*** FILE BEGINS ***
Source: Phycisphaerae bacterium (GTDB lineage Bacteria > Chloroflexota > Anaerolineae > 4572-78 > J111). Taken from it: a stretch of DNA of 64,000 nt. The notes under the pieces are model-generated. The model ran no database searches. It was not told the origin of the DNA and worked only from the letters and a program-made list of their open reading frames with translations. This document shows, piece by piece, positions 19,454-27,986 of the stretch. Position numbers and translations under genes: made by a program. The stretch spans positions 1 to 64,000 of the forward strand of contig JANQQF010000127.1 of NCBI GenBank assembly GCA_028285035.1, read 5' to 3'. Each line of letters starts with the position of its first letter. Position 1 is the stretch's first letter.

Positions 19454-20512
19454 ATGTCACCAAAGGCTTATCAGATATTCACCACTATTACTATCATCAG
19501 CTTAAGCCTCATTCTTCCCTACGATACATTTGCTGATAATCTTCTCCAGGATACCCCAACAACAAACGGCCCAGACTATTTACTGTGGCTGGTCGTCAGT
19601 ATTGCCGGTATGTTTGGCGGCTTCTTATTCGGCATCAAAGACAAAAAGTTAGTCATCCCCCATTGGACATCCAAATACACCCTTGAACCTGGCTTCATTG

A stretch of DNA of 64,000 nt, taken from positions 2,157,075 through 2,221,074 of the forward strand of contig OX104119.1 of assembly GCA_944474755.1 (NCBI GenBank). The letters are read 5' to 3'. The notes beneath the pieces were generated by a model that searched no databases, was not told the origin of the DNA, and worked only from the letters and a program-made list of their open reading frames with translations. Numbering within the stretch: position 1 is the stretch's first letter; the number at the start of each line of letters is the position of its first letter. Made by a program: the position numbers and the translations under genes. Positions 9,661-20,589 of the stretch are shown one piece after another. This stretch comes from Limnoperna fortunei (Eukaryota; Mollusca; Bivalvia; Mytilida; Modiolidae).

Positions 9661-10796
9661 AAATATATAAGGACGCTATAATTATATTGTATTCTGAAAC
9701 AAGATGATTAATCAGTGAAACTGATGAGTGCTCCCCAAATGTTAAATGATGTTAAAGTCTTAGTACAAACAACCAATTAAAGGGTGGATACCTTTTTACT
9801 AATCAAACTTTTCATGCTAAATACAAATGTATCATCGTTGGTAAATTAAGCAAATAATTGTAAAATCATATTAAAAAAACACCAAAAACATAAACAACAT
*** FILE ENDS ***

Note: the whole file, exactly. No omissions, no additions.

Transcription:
Source: Phycisphaerae bacterium (GTDB lineage Bacteria > Chloroflexota > Anaerolineae > 4572-78 > J111). Taken from it: a stretch of DNA of 64,000 nt. The notes under the pieces are model-generated. The model ran no database searches. It was not told the origin of the DNA and worked only from the letters and a program-made list of their open reading frames with translations. This document shows, piece by piece, positions 19,454-27,986 of the stretch. Position numbers and translations under genes: made by a program. The stretch spans positions 1 to 64,000 of the forward strand of contig JANQQF010000127.1 of NCBI GenBank assembly GCA_028285035.1, read 5' to 3'. Each line of letters starts with the position of its first letter. Position 1 is the stretch's first letter.

Positions 19454-20512
19454 ATGTCACCAAAGGCTTATCAGATATTCACCACTATTACTATCATCAG
19501 CTTAAGCCTCATTCTTCCCTACGATACATTTGCTGATAATCTTCTCCAGGATACCCCAACAACAAACGGCCCAGACTATTTACTGTGGCTGGTCGTCAGT
19601 ATTGCCGGTATGTTTGGCGGCTTCTTATTCGGCATCAAAGACAAAAAGTTAGTCATCCCCCATTGGACATCCAAATACACCCTTGAACCTGGCTTCATTG

A stretch of DNA of 64,000 nt, taken from positions 2,157,075 through 2,221,074 of the forward strand of contig OX104119.1 of assembly GCA_944474755.1 (NCBI GenBank). The letters are read 5' to 3'. The notes beneath the pieces were generated by a model that searched no databases, was not told the origin of the DNA, and worked only from the letters and a program-made list of their open reading frames with translations. Numbering within the stretch: position 1 is the stretch's first letter; the number at the start of each line of letters is the position of its first letter. Made by a program: the position numbers and the translations under genes. Positions 9,661-20,589 of the stretch are shown one piece after another. This stretch comes from Limnoperna fortunei (Eukaryota; Mollusca; Bivalvia; Mytilida; Modiolidae).

Positions 9661-10796
9661 AAATATATAAGGACGCTATAATTATATTGTATTCTGAAAC
9701 AAGATGATTAATCAGTGAAACTGATGAGTGCTCCCCAAATGTTAAATGATGTTAAAGTCTTAGTACAAACAACCAATTAAAGGGTGGATACCTTTTTACT
9801 AATCAAACTTTTCATGCTAAATACAAATGTATCATCGTTGGTAAATTAAGCAAATAATTGTAAAATCATATTAAAAAAACACCAAAAACATAAACAACAT